The following materials are drawn together from other sections on this website: Cold War Origins | The Foreign Policy of JFK.
A. The Yalta and Potsdam Conferences, 1944-45
Starter Video: The End of World War Two
A useful starter clip to set the scene.
Individual Research Task: Churchill, Stalin and Roosevelt
The class is divided into three teams, each representing the press officer for one of the Big Three.
a. Using your own knowledge and other research, provide THREE key points suggesting your man will work well with the others. Write these into the left hand column.
b. Then provide THREE key point against each of the other two. Place these in the right hand column.
c. Debate as a class and then take a vote on which character is MOST likely to create DISCORD at the conference.
An extension task with a Theory of Knowledge focus is provided which requires students to reflect carefully on the values and limitations of photographs as historical source material.
The Yalta Conference: Interactive Computer Simulation!
An artificial intelligence simulation, complete with a worksheet: students choose whether to play as Churchill, Roosevelt or Stalin, and then pit their wits against their opponents to achieve their objectives. This computer lesson runs itself and is a great way of learning about the personalities, issues and results of the Yalta Conference.
The Yalta Conference: What was actually decided?
Students are provided with detailed factual information about what was actually decided at Yalta, and then they use this to form a judgement about how far each of the Big Three would have been happy with these outcomes based on what they now know about their initial objectives.
From Yalta to Potsdam
Through a focus on primary source analysis, students investigate how far Truman's bellicosity towards the Soviet Union was apparent from the outset, or was merely a position he adopted once he was in possession of the atomic bomb.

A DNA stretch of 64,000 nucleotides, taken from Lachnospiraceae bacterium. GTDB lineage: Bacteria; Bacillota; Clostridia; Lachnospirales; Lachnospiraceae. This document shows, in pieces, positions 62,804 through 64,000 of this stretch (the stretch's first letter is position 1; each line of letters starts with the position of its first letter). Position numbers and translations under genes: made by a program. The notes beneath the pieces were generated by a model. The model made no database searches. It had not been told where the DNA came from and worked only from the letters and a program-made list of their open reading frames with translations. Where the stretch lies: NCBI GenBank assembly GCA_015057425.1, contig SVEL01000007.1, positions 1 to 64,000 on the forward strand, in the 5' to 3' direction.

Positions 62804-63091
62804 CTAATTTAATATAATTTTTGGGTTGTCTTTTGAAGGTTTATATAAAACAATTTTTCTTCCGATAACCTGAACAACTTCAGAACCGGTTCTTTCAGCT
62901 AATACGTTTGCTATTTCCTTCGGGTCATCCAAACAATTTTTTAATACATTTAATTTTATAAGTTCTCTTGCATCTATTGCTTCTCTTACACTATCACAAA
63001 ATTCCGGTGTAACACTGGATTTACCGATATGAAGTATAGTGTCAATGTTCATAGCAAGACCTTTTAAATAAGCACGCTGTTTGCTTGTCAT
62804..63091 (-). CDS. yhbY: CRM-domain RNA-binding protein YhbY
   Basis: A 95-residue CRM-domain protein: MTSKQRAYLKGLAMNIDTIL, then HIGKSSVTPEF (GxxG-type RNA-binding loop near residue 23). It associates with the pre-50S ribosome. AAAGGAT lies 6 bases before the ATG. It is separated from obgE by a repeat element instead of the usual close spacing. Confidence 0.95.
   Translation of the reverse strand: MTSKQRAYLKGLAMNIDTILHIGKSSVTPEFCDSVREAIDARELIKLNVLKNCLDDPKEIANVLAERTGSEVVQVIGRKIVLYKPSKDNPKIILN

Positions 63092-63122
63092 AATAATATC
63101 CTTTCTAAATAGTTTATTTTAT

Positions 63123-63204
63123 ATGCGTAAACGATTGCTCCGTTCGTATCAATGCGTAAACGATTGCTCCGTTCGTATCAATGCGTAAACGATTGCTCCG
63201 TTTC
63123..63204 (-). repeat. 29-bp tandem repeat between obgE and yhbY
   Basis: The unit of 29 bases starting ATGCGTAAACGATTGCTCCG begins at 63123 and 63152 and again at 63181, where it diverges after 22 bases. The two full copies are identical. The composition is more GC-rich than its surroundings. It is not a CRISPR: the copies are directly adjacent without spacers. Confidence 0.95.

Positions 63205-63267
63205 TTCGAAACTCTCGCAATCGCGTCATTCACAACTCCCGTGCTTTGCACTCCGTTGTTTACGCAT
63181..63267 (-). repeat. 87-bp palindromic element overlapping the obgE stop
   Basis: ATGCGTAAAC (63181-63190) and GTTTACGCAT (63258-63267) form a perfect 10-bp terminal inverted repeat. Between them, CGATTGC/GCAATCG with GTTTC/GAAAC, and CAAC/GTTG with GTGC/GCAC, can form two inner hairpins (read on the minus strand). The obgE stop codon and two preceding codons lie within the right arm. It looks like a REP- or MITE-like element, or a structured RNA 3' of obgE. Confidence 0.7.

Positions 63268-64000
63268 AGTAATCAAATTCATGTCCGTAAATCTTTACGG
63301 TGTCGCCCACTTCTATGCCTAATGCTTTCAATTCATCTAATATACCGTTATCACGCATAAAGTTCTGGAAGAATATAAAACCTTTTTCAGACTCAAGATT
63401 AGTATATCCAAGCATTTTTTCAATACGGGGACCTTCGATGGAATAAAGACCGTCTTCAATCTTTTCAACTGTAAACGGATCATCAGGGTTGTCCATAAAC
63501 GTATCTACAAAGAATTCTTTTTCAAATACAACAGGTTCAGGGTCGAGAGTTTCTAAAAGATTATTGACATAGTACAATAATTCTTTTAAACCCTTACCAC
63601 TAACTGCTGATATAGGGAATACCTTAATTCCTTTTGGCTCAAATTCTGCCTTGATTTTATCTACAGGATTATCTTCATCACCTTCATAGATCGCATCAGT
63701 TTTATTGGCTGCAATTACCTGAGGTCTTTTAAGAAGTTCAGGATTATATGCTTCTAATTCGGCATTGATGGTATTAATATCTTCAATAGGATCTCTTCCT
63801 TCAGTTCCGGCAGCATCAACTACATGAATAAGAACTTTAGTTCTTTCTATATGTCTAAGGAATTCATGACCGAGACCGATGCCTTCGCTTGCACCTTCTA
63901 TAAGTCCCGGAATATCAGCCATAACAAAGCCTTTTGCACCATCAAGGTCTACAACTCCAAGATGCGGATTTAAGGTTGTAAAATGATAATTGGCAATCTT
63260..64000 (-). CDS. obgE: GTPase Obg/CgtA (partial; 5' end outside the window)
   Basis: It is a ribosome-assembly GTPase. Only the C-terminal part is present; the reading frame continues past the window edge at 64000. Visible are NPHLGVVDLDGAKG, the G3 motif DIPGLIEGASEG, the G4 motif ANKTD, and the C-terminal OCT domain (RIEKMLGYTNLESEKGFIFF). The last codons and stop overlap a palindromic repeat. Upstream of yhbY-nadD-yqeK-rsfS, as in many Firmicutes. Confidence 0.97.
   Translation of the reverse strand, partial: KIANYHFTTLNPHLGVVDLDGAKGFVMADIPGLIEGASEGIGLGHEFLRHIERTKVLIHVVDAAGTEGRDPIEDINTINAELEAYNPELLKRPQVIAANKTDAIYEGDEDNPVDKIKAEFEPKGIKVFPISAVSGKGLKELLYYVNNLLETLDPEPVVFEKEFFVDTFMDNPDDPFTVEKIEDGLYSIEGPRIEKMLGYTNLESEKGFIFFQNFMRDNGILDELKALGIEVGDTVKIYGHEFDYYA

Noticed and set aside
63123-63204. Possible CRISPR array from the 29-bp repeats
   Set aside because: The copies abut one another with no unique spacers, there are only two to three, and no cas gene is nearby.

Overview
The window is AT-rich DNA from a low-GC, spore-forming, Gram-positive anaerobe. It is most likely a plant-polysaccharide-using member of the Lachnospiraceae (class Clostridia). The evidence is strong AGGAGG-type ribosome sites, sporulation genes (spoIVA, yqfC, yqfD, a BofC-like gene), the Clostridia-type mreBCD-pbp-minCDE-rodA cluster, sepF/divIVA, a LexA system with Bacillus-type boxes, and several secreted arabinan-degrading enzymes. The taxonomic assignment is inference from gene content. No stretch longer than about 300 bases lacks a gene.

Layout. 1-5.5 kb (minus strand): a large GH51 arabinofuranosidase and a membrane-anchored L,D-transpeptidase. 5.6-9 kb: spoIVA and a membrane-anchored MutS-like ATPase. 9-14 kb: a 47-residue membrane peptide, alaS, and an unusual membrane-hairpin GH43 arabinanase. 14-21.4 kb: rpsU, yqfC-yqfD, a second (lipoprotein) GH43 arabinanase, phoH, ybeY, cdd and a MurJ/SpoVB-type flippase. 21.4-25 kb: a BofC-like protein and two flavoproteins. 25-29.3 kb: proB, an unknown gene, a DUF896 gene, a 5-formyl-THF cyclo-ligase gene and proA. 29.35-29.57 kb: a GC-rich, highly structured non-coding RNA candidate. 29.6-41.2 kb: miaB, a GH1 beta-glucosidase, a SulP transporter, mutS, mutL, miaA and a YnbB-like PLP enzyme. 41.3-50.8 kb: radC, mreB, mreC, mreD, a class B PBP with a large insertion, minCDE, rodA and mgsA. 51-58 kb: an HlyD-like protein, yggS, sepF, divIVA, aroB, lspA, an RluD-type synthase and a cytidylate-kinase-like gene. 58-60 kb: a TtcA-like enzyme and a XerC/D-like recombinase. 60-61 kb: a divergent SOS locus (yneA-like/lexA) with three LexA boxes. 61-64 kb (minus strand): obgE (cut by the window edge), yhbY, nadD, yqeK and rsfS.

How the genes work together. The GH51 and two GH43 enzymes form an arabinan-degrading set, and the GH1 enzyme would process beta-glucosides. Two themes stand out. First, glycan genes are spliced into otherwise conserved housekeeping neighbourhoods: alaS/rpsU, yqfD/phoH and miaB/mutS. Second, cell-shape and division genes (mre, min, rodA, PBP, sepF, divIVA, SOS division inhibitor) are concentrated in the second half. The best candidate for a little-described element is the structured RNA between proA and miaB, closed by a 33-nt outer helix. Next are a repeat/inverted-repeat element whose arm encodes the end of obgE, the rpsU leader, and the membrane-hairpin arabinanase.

The Potsdam Conference: When and why did the US policy move from one of co-operation to confrontation?
Students consider the extent to which the Potsdam conference was characterised more by conflict that by co-operation.
Interactive quizzes on this topic [tips]
B. The Berlin Blockade (1948-49)
The Berlin Blockade - Interactive Newsfeed Exercise [Interactive]
Students are presented with a series of "newsfeeds" about the Berlin Blockade, which they use to complete this worksheet, and then answer a series of questions.
The Berlin Blockade: Timeline, Analysis and Video Work
A standalone worksheet which guides students through the essential causes, consequences and events of the crisis.
The Berlin Blockade: Timeline Challenge [Interactive]
This can be used as a follow-up from the previous exercise or (if pushed for time) an alternative. Students are presented with a series of information feeds, each one of which contains an error. Students get points for their teams if they identify the error correctly.
Historiography of the Berlin Blockade
Students are provided with a historiographical overview and structure questions to familiarise themselves with the debate.
Model Essays by RJ Tarr:
Analyse the roots of the Cold War before 1945 (note: teacher password required).
To what extent were conflicting views about Germany the main cause of the Cold War up to 1949? (note: teacher password required).
In what ways, and with what results, was Germany a source of Cold War tensions between 1945 and 1962? (note: teacher password required).
C. The Vienna Summit / The Berlin Wall (1961)
Roleplay Exercise - Kennedy and the Berlin Crisis of 1961 | Multimedia teacher-led presentation | Briefing Sheets
In this exercise students will take the role of an advisor to President Kennedy. By discussing different courses of action and then comparing them to what Kennedy did, they will form a balanced judgement on his handling of the Berlin Crisis of 1961. The class will be divided into five groups and given five different scenarios from different points during the crisis. Within each group, half the students will be required to construct a case in favour of the first course of action that is proposed, whilst the other half will construct a case in favour of the second. The teacher will then chair the debate before telling students what Kennedy did at each stage through a multimedia presentation.